Currier Exhibit Highlights Lesser-Known Side Of John James Audubon's Art

May 24, 2015

In his groundbreaking work The Birds of North America, John James Audubon brought together the art world and the outdoors in a new way. It served as both a scientific record of North American bird species and a landmark in how to represent wildlife in art.

What’s less well known is the massive project Audubon took on after The Birds of North America.

That project is the focus of new exhibit at the Currier Museum of Art in Manchester. It’s called From Birds To Beasts: Audubon’s Last Great Adventure. The exhibit opened this weekend.

“In 1843 he traveled all the way to the border of what’s now North Dakota and Montana,” says Currier’s Director of Exhibitions and Collections, Andrew Spahr. “This gave him an opportunity to observe the Western species in their natural habitat. So people can see what Audubon saw in his time. And if you just imagine what some of these species like the banded armadillo or the bison or the collared peccary must have looked like to Easterners in the 1840s or 1850s, it was probably quite a startling discovery.”

These images may be startling, or at least pleasantly surprising, to those who only know Aubudon’s birds. The three volume set of animal lithographs, published in 1854, was another landmark – the largest color publication entirely produced in North America. But Ruth Smith of New Hampshire Audubon says this collection hasn’t been as well remembered as the birds.

“It was the last thing he did,” Smith explains, “and he didn’t really finish the work; his sons helped him with a good bit of that as well. But it’s equally as amazing, in terms of their lifelike posing and putting them in their habitat, which is one of the things that made Audubon unique among his peers.”

This is the first time New Hampshire Audubon has publicly shown its collection of these images in New Hampshire. It has about two-thirds of the roughly 150 prints. Smith says this collection began to form in the 1970s, thanks to a family in southwestern New Hampshire.

“They had this collection of prints and decided that it was a great thing to share,” Smith says. “Our president at the time, Tudor Richards, gladly accepted the donation, and felt like it would be nice to augment the collection with local species.”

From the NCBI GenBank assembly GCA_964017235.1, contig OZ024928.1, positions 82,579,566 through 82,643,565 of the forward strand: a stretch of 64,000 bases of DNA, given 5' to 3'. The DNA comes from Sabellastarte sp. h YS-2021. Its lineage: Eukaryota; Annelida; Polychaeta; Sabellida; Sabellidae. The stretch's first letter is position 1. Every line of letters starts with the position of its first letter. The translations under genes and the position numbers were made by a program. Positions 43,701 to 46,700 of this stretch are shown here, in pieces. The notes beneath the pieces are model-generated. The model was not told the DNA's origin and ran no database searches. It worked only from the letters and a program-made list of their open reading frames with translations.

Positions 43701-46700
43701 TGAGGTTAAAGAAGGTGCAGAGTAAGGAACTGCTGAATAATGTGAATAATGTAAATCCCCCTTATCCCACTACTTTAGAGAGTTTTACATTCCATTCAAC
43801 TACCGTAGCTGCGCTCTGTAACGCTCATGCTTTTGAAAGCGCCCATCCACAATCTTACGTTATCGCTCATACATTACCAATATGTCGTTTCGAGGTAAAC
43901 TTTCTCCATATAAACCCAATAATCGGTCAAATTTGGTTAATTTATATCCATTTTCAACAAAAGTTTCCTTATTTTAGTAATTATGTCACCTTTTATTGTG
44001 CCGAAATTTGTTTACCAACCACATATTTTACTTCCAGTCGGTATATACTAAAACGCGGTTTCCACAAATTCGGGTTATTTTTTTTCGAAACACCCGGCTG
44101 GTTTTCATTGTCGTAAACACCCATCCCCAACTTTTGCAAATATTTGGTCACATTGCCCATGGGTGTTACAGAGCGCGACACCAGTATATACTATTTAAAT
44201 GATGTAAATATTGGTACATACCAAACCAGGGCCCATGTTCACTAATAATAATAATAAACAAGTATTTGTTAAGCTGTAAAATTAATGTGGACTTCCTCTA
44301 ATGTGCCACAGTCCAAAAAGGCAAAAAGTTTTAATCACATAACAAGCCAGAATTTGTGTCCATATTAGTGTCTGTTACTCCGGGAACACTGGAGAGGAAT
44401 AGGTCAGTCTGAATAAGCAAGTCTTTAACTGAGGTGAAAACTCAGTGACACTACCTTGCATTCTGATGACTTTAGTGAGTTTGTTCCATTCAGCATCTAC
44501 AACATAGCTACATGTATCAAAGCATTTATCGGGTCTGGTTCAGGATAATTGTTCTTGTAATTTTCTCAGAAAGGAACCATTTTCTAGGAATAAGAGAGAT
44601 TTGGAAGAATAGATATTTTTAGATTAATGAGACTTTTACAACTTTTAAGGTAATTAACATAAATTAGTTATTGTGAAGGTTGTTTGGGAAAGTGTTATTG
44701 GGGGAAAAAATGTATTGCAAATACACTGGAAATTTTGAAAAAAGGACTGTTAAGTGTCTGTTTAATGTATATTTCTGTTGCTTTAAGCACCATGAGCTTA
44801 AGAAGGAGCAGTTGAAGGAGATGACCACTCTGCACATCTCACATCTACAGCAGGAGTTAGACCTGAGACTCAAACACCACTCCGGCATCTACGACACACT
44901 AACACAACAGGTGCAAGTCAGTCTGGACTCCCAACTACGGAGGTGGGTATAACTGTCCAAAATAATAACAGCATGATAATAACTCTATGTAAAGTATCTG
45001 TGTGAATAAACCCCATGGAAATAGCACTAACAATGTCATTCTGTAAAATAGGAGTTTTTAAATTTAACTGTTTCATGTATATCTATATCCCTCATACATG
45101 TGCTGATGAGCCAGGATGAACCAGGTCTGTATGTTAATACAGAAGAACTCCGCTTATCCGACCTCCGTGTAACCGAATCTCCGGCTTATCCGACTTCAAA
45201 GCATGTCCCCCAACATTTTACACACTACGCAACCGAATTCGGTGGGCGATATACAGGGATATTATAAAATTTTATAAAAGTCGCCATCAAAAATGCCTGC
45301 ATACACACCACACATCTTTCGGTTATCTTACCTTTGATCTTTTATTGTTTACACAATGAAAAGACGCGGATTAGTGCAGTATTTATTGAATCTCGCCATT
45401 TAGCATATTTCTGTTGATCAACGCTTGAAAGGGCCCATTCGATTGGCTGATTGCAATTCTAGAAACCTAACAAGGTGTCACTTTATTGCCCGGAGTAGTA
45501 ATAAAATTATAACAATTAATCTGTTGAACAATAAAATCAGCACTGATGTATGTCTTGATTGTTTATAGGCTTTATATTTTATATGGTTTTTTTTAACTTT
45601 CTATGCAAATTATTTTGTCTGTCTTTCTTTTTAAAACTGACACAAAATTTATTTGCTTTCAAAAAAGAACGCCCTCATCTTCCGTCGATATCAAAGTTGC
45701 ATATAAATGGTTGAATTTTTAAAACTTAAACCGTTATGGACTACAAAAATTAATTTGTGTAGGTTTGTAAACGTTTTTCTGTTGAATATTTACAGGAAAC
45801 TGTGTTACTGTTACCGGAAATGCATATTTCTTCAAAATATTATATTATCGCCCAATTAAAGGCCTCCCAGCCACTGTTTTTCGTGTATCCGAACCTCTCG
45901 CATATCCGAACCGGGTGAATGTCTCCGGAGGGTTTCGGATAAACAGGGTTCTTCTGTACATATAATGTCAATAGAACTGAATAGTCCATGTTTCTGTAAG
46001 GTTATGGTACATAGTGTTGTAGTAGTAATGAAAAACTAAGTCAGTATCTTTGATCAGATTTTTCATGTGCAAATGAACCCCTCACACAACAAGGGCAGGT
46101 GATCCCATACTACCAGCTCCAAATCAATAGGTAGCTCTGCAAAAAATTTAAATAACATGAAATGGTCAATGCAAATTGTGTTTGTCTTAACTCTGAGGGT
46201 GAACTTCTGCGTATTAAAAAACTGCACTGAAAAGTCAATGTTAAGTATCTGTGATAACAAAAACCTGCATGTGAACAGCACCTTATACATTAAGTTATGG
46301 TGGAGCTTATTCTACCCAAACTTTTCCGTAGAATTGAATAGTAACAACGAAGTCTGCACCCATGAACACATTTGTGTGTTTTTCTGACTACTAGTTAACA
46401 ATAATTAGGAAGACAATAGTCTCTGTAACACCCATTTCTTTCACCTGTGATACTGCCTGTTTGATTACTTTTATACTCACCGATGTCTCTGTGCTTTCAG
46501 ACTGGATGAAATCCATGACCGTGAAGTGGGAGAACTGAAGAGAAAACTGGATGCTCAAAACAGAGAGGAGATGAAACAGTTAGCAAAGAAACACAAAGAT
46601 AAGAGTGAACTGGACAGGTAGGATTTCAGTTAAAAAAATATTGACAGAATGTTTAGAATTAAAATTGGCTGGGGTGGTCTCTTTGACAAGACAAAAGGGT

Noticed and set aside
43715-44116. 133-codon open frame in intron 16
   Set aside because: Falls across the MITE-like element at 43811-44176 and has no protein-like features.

John James Audubon, American Red Fox (Red Fox), 1845-48, Handcolored lithograph.Credit Courtesy of New Hampshire Audubon, Concord, New Hampshire.Edit | Remove

The exhibit highlights both local species and Western animals. The Currier’s Andrew Spahr says, like the art in The Birds of North America, these prints show animals in their habitats. But he says it also shows how the expanding American frontier had started to change some of those habitats.

“In this image here of a red fox,” Spahr says, “we see the fox caught in a leghold trap. And if we look in the background, we can see fields and buildings, suggesting farms. Perhaps the animal’s been trapped or captured by a farmer trying to protect or guard his chicken coop.

It's nice to know that these animals exist in New Hampshire. We can see their signs and their activity and know that we share this great state with many of the species that are depicted in the art.

  “In the print of the gray fox, we see a fox chasing a feather that’s drifting out of the sky. And again, in the background, there’s a small farm scene, suggesting that perhaps that fox has successfully raided the chicken coop.”

Just the name New Hampshire Audubon shows the man’s lasting influence on naturalists. But the exhibition also highlights his artistic influence as well. Assistant Curator Samantha Cataldo shows off a series of six prints by an artist called Walton Ford. She says Ford’s work both pays tribute to Audubon’s iconic style and subverts it, with cultural references to pop culture, punk rock, even Fidel Castro.

“You have this Cuban red macaw, now extinct, surrounded by these different traps that people would have used to try to catch it in the 19th Century.” Cataldo explains. “The text that’s written on that is an excerpt from CIA documents with these very funny ways that they were trying to assassinate Castro.

“The red macaw has this sly, cunning look on his face, because he’s managed to be elusive and run away from all of their traps.”  

Andrew Spahr says the exhibit is a chance to talk about the man sides of John James Audubon. And both Spahr and Ruth Smith say they hope seeing Audubon’s art will inspire visitors to get outdoors, to see some wildlife – and maybe even trying to draw some of what they see.

“I like to say that this is sort of a window into what’s outside the window,” Smith says. “You don’t want to be up close and personal with bears as you can with the artwork, but it’s nice to know that these animals exist in New Hampshire. We can see their signs and their activity and know that we share this great state with many of the species that are depicted in the art.”

From Birds To Beasts: Audubon’s Last Great Adventure runs through August 30th at the Currier Museum of Art in Manchester.